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Archive for Sunday, April 20, 2014

Program run by Kobach checks voter registration records of more than 100 million people

April 20, 2014

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— A little-known program run by Kansas Secretary of State Kris Kobach goes through more than 100 million voter records from states across the nation.

Called Interstate Crosscheck, or "The Kansas Project," the program compares voter registration records from one state with 27 other participating states to check for duplicate voter registrations and possible double voting. The goal of the program is to clear up registration rolls, Kobach said.

Nearly all double registrations are unintentional, resulting from a person moving from one state to another and re-registering to vote, Kobach says.

But the computer program drills down further to try to find voters who may have voted in two separate states, he said. It's a program that Kobach's office provides for free.

"It's a state-run program that Kansas has developed and it's a service for the whole country," Kobach said.

The project has generated some controversy.

Earlier this month, Republican officials in North Carolina, a key battleground state, said the Interstate Crosscheck uncovered proof of widespread voter fraud. But after those initial reports, officials have walked back those assertions and were focusing on investigating a much smaller number of potential cases.

"They chose to make public the number of potential double voters," Kobach said of North Carolina officials.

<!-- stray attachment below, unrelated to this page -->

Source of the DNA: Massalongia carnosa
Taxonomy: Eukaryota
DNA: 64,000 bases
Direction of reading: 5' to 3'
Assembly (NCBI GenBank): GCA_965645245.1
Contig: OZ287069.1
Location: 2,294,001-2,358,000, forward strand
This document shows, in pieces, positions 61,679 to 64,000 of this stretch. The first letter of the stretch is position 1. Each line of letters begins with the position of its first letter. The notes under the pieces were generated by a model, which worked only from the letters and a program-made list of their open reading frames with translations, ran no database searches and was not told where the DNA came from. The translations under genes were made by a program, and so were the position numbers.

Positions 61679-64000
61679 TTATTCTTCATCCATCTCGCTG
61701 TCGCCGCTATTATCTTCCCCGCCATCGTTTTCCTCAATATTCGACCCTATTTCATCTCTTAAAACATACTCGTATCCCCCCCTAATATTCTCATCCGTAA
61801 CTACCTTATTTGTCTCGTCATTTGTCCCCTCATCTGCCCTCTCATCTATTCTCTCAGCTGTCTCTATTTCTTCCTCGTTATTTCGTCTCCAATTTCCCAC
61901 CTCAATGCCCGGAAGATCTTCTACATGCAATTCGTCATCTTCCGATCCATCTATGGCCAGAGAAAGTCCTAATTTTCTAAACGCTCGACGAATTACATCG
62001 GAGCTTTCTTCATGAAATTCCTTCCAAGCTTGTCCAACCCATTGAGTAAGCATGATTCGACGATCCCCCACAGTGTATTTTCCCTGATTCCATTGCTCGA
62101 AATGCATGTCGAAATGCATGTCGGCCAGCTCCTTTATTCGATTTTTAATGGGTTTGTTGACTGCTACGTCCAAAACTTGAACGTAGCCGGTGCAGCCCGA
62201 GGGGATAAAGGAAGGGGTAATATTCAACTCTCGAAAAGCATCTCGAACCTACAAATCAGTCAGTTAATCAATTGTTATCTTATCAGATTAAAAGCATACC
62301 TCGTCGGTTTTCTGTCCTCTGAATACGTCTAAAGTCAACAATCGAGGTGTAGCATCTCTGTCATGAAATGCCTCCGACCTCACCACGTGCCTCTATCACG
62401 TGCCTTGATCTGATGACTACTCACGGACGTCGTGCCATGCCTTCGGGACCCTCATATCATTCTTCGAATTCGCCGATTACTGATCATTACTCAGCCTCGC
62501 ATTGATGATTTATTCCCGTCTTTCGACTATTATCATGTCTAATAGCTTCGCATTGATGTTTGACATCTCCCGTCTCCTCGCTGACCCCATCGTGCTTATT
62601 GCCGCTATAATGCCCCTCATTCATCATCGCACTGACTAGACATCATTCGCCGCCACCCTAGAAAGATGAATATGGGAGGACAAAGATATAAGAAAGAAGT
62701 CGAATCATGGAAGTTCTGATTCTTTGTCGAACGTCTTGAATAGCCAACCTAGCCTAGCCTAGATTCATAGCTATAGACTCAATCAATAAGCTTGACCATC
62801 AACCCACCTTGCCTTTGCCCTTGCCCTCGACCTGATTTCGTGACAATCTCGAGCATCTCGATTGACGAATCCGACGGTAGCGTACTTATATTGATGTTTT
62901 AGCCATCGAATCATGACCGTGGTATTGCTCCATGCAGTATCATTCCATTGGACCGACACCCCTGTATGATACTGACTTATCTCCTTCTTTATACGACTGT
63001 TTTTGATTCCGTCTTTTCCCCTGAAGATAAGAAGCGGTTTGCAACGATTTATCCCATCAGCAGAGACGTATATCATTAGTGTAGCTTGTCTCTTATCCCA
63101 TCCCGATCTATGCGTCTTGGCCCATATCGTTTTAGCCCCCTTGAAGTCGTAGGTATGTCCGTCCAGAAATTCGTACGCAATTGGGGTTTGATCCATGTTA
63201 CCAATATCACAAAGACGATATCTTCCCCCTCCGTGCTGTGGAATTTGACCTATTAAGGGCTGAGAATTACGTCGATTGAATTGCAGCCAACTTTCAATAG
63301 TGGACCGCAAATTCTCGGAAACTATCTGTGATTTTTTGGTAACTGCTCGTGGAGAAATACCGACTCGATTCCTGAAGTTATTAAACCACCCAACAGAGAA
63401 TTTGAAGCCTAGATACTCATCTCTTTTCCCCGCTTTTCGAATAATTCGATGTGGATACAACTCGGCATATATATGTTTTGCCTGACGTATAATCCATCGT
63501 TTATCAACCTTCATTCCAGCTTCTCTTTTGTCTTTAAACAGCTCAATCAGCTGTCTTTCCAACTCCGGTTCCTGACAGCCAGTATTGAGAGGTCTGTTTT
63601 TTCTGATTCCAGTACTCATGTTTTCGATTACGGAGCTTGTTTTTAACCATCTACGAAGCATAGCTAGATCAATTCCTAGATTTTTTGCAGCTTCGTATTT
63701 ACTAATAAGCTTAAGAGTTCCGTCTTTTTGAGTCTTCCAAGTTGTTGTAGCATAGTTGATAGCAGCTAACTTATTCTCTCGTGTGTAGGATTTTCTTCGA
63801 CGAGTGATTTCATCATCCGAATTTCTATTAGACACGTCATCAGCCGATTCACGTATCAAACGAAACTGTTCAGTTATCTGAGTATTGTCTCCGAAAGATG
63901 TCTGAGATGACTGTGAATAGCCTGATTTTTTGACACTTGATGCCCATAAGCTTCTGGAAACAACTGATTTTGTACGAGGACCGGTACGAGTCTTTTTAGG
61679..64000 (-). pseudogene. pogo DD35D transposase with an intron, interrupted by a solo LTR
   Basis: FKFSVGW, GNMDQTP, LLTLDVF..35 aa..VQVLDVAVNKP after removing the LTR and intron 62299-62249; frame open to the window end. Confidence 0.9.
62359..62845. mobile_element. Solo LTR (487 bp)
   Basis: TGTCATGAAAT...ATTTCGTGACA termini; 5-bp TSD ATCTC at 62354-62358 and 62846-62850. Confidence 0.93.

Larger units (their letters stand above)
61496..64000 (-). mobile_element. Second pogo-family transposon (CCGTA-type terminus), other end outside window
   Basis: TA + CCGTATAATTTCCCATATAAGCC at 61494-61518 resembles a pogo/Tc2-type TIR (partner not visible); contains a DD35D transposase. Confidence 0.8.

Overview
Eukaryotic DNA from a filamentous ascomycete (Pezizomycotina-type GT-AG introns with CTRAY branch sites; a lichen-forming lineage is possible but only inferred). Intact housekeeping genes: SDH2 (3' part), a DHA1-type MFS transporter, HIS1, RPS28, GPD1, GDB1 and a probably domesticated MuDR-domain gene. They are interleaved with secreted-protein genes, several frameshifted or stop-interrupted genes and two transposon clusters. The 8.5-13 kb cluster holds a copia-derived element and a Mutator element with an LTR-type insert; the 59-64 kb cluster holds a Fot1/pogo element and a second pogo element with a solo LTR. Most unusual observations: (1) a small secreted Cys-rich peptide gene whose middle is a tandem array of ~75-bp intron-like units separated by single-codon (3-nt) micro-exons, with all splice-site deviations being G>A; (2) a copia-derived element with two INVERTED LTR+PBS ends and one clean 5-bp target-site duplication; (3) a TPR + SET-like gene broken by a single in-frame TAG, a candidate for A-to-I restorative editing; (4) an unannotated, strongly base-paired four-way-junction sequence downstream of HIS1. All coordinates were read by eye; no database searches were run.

Kobach said the number of potential double voters — those whose names and dates of birth match up in two states — is always much larger than "likely double voters," whose first and last names, dates of birth and last four digits of their Social Security numbers matched with a voter registered in another state.

But because of Kobach's partisan background, as former Kansas Republican Party chairman, and his push nationwide for photo ID laws to vote and proof of citizenship to register to vote, his work in this area has been suspect among some Democrats in other states.

But Kobach insists there is nothing partisan about this effort.

While most of the participating states are solid Republican or lean Republican, there are nine that are solid Democratic or lean Democratic.

"You hear Republican secretaries of state talking about the security of voter rolls probably more than Democrat secretaries of state, but they (Democratic secretaries of state) care about it just as much," he said.

While Kobach has increased the number of states in the program, in recent years at least two have dropped out: Florida and Oregon.

Florida officials say they would work on their own with other states to update registrations, and Oregon joined the Electronic Registration Information Center, a project started by the Pew Charitable Trusts that includes nine states.

The "Kansas Project" was started in 2007 by former Kansas Secretary of State Ron Thornburgh and also involved the states of Missouri, Iowa and Nebraska.

Kobach said that when he took office in 2011 and learned about the program he thought it was great and should be applied nationally.

"I have taken it under my wing and want to build it as one of my personal missions," he said.

The participating states send copies of their voter rolls to the Kansas secretary of state's office. The rolls are compared with each other to produce a report of people who may have registered to vote in two states.